Like cannabis, psychedelic substances like psilocybin and ibogaine are Schedule I drugs under the Controlled Substances Act in the US, which creates complications for businesses seeking to work with them. That helps create new clientele for cannabis lawyers, who have the expertise of helping cannabis companies navigate complicated laws and regulations over the years.
Read the full story at Business Insider
City Council members voted unanimously this week to decriminalize the use of psychedelic mushrooms in Ann Arbor.
The city joins a handful of others across the country. Ann Arbor is a college town that prides itself in a more relaxed approach to drug enforcement. In the 1970s, it was among the first to decriminalize marijuana. Now, it’s doing the same thing with mushrooms and other entheogenic plants.
“They are non-addictive chemicals,” Ann Arbor City Council member Anne Bannister said. “They are healthier than many of our pharmaceuticals people can fill their bodies with for years for treatment resistant anxiety.”
The drugs in question are ayahuasca, from South America, ibogaine, from Africa, and popular ’60s drugs such as mescaline, peyote and psilocybin mushrooms.
The Council voted 11-0, saying Ann Arbor police should stand down enforcing possession.
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While vaping has falling out of favor, mushrooms are headed in the other direction in Oregon.
The state may be just a few months away from legalizing psychedelic mushrooms for therapeutic reasons, if Measure 109 passes in the November election.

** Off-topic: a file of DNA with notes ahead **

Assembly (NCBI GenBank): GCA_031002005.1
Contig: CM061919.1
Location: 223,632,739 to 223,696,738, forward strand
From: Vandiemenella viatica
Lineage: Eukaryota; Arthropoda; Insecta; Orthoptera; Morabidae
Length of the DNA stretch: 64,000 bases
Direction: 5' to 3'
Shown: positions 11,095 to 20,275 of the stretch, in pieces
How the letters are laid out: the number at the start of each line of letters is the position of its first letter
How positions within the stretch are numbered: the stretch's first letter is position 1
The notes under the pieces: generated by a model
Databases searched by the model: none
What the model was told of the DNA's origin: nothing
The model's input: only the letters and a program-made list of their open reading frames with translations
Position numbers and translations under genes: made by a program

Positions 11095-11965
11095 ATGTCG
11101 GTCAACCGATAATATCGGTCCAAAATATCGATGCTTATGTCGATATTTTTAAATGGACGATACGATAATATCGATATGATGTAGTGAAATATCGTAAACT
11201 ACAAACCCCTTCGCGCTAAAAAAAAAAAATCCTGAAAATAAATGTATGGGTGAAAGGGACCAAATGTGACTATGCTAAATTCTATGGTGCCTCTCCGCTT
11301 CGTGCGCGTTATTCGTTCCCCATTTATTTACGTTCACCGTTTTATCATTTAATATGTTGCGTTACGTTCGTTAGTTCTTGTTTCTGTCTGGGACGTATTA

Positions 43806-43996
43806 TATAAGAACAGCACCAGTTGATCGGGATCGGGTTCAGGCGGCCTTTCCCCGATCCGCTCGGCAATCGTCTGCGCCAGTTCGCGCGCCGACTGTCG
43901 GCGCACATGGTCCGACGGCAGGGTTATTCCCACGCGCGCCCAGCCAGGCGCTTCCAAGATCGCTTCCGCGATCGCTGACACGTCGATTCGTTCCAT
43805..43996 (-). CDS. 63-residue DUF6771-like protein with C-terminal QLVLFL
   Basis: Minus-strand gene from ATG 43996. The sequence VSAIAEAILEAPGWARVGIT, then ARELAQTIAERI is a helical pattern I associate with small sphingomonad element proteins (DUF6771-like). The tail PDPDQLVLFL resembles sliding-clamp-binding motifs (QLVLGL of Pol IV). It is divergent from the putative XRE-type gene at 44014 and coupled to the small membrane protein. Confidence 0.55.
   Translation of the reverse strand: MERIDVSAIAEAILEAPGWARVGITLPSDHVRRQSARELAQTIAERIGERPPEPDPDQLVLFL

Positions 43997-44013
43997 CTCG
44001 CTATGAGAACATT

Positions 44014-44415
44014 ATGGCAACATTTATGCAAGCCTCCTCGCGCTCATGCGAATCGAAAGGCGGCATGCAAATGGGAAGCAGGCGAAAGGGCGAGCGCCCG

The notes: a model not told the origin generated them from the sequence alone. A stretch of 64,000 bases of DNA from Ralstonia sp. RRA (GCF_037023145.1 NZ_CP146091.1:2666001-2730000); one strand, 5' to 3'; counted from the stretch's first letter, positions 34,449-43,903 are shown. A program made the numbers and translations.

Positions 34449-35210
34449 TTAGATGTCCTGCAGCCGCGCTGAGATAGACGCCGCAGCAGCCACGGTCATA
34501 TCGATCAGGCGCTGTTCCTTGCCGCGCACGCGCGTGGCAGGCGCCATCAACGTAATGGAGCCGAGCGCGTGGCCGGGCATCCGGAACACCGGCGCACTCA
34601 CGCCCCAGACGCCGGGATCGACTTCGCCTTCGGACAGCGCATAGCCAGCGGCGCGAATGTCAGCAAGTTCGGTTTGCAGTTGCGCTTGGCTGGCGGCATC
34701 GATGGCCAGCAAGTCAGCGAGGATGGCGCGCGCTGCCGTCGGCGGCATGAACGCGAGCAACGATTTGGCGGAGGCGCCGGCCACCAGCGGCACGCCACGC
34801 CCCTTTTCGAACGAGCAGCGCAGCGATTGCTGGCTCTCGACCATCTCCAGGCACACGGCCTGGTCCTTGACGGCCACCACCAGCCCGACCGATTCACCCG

Psilocybin, the psychoactive ingredient in some mushrooms, has been outlawed in the United States since 1968. But over the years, studies show the drug may have lasting benefits for mental health patients.
“I’ve just seen these incredible changes occur in people who come into a room closed-off, angry, suspicious, and just really hurting and then after one session of psilocybin therapy, come out the other side smiling,” said Chad Kuske, a former Navy Seal who’s been undergoing psilocybin therapy to cope with post traumatic stress disorder.
Four veterans groups are endorsing the measure.
Keep reading at MSN
Psychedelics are the next billion dollar industry, according to market analysts, and investors and donors are taking note.
Over the past six months, $30 million in donations has gone to the nonprofit funding research into MDMA-assisted therapy, the Multidisciplinary Association for Psychedelic Studies (MAPS), according to the group’s announcement on Aug. 20. Major donors, who each donated at least $1 million, include GoDaddy founder Bob Parsons, hedge fund billionaire Steven Cohen, and Joby Pritzker, co-founder of Tao Capital Management and part of the family behind Hyatt Hotels.
MDMA isn’t the only psychedelic gaining support. Earlier this month, the Canadian government ruled that four citizens could legally use psilocybin (the psychedelic compound in magic mushrooms), to treat end-of-life anxiety. Meanwhile, clinical studies on psilocybin are racing towards the final stages of trials at a similar pace to MDMA, and the US Food and Drug Administration (FDA) just approved its second ketamine-based treatment for depression.
Read more at MSN
A petition that will go before the House of Commons and calls for the legalization of natural psychoactive drugs has gained over 13,000 signatures.